US to Asean: Come up with unified position on South China Sea issue


WASHINGTON – US Secretary of State Hillary Clinton will press the Association of Southeast Asian Nations (ASEAN) to come up with a unified position on the South China Sea controversy when she visits Asia again this week, State Department spokeswoman Victoria Nuland said Tuesday.

At the same time, Nuland dismissed suggestions that Philippine-US relations may have been damaged by flag-carrier Philippine Airlines’ signing of a $7-billion deal to buy 54 Airbus jets, a contract that Boeing had hoped to get.

“We have a very long, deep, broad relationship with the Philippines. As you know, we are doing more now in the area of security support than we’ve been able to do in a long time, and I think that relationship is extremely strong,” she said.

Nuland said the US lobbied for Boeing “but nations make sovereign decisions and they make them based on their own set of criteria.”

Asked at a press conference if Clinton’s latest trip was “another effort to put the squeeze on China,” Nuland said this was the secretary’s second or perhaps third trip to the region this year as she was personally very interested in emphasizing the US pivot to Asia. Clinton is also set to visit the Cook Islands, Indonesia, China, Timor-Leste, Brunei and Russia.

Referring to the South China Sea dispute, Nuland said this was likely to come up on the ASEAN stops in Indonesia and Brunei, as well as China.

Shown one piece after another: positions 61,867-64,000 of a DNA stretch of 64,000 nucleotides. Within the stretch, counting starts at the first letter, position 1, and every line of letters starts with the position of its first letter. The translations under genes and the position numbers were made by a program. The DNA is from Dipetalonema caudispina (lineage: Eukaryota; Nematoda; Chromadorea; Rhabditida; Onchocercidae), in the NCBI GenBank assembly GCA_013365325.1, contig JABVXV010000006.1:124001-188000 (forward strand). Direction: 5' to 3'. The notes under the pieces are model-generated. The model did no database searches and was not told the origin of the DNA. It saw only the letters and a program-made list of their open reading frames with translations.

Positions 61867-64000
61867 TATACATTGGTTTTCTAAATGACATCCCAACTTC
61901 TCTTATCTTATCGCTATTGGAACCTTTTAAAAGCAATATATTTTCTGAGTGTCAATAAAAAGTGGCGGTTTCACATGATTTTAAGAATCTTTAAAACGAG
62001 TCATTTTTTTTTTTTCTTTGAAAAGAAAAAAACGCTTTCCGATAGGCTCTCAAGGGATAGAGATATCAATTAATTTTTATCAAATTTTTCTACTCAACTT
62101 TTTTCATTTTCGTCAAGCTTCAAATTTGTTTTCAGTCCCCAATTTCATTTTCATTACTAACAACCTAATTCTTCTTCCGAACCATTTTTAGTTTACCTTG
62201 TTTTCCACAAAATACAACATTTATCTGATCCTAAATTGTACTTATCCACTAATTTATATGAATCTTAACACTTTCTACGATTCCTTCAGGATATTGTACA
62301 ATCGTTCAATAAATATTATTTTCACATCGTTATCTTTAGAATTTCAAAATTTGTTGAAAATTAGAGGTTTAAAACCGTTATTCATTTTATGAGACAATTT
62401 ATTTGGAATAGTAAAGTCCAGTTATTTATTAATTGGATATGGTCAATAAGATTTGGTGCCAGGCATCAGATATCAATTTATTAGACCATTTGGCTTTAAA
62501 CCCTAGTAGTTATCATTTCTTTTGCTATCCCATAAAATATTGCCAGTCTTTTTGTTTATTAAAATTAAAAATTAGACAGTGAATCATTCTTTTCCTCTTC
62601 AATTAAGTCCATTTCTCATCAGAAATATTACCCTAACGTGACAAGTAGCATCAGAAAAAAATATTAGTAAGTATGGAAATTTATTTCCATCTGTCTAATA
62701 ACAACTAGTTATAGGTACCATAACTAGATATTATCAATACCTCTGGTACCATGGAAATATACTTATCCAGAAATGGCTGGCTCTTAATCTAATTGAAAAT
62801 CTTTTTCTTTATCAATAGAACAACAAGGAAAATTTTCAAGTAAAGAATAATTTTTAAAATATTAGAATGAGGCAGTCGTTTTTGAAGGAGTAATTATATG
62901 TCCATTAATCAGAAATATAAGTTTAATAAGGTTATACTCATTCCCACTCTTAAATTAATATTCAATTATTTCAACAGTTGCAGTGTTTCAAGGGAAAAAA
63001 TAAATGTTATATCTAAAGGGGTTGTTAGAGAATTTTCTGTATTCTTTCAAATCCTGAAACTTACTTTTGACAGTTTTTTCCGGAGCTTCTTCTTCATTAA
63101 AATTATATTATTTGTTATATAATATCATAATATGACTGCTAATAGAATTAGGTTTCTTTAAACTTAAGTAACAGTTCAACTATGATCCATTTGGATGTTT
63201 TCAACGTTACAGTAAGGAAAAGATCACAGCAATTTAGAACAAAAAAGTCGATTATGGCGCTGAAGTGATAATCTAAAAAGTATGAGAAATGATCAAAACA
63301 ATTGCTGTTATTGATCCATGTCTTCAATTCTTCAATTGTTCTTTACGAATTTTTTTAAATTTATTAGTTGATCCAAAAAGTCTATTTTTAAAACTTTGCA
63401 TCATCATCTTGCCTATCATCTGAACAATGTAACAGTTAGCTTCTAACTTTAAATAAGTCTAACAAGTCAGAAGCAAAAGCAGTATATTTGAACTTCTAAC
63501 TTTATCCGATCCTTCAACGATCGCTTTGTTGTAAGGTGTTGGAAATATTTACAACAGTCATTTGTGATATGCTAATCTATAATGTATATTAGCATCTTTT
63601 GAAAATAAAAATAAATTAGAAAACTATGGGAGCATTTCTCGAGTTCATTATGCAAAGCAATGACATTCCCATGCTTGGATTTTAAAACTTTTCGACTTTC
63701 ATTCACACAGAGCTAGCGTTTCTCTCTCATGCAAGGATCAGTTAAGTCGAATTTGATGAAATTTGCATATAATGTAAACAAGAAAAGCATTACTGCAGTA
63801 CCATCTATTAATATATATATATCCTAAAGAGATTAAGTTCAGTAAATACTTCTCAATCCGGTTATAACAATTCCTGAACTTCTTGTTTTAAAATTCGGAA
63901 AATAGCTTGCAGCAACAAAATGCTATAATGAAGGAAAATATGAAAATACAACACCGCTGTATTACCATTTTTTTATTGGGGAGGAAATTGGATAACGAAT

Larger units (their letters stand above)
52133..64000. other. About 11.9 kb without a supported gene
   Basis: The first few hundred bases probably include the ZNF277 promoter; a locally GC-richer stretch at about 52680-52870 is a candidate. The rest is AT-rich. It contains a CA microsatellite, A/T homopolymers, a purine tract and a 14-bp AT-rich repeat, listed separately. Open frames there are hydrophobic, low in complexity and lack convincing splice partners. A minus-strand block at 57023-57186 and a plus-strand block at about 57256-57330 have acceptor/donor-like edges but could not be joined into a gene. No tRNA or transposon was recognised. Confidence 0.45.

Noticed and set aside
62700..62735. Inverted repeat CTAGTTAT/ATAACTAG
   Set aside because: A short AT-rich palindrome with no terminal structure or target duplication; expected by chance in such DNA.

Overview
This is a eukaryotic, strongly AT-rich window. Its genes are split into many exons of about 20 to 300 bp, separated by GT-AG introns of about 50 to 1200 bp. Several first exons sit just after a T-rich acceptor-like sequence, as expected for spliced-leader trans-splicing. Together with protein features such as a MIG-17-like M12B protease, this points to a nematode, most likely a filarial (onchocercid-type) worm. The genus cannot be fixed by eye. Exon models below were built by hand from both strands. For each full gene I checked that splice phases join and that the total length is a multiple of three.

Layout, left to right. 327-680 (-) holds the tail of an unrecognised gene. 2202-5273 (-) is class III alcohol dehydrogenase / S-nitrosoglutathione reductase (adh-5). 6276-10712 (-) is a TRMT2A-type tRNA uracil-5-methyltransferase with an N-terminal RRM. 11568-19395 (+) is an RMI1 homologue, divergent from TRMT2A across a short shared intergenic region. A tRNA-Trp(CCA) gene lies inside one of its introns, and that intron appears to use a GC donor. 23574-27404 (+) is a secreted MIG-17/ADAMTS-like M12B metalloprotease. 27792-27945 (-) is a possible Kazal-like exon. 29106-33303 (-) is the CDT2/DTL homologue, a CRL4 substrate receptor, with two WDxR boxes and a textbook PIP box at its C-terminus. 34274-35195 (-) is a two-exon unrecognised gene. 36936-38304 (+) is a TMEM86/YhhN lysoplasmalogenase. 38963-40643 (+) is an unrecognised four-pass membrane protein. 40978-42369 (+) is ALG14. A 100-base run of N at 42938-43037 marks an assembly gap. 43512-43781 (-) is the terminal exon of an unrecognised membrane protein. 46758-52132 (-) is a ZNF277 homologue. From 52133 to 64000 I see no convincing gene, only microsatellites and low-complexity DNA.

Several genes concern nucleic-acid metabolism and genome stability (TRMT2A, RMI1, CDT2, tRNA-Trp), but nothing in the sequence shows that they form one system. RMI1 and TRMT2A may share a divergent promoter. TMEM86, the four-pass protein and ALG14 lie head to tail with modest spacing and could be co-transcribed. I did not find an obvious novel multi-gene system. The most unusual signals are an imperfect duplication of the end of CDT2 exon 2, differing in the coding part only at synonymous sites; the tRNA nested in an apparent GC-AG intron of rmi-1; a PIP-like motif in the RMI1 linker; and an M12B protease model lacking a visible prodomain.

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“We have been encouraging, as you’ll recall, ASEAN to have a unified position and to work from a position of unity with China, and obviously it will come up in China as well,” Nuland said.

“We are continuing to urge a multilateral conversation about a code of conduct in the South China Sea that is in keeping with international law and the Law of the Sea Treaty. We continue to think that that’s the best way to address these disputes. So I think you will see it come up on many of these stops,” she added.

Asked if the US was worried about the Chinese naval and military buildup in the area as other countries were, she said military specifics were usually the purview of the defense department but added “we don’t want to see the disputes in the South China Sea or anywhere else settled by intimidation, by force.”

“We want to see them settled at the negotiating table, and we have also consistently been calling for increasing transparency in the Chinese military posture.”

China has alarmed many of its neighbors by ratcheting up the rhetoric over its expansive territorial claims in the resource-rich South China Sea or West Philippine Sea. Several countries including the Philippines and Vietnam have overlapping claims to some parts of the sea.

Meanwhile, US Ambassador Harry Thomas Jr. reiterated the importance of negotiation in resolving the West Philippine Sea dispute with China.

“We don’t want to further escalate tensions. We want a peaceful resolution,” Thomas said in a speech during yesterday’s joint membership meeting of the Makati Business Club and the Management Association of the Philippines.

“We want all countries to live up to their agreements. We support the Code of Conduct between China and ASEAN. We think this is the best way to resolve this… countries to sit down at the table and negotiate,” he said.  – With Louella Desiderio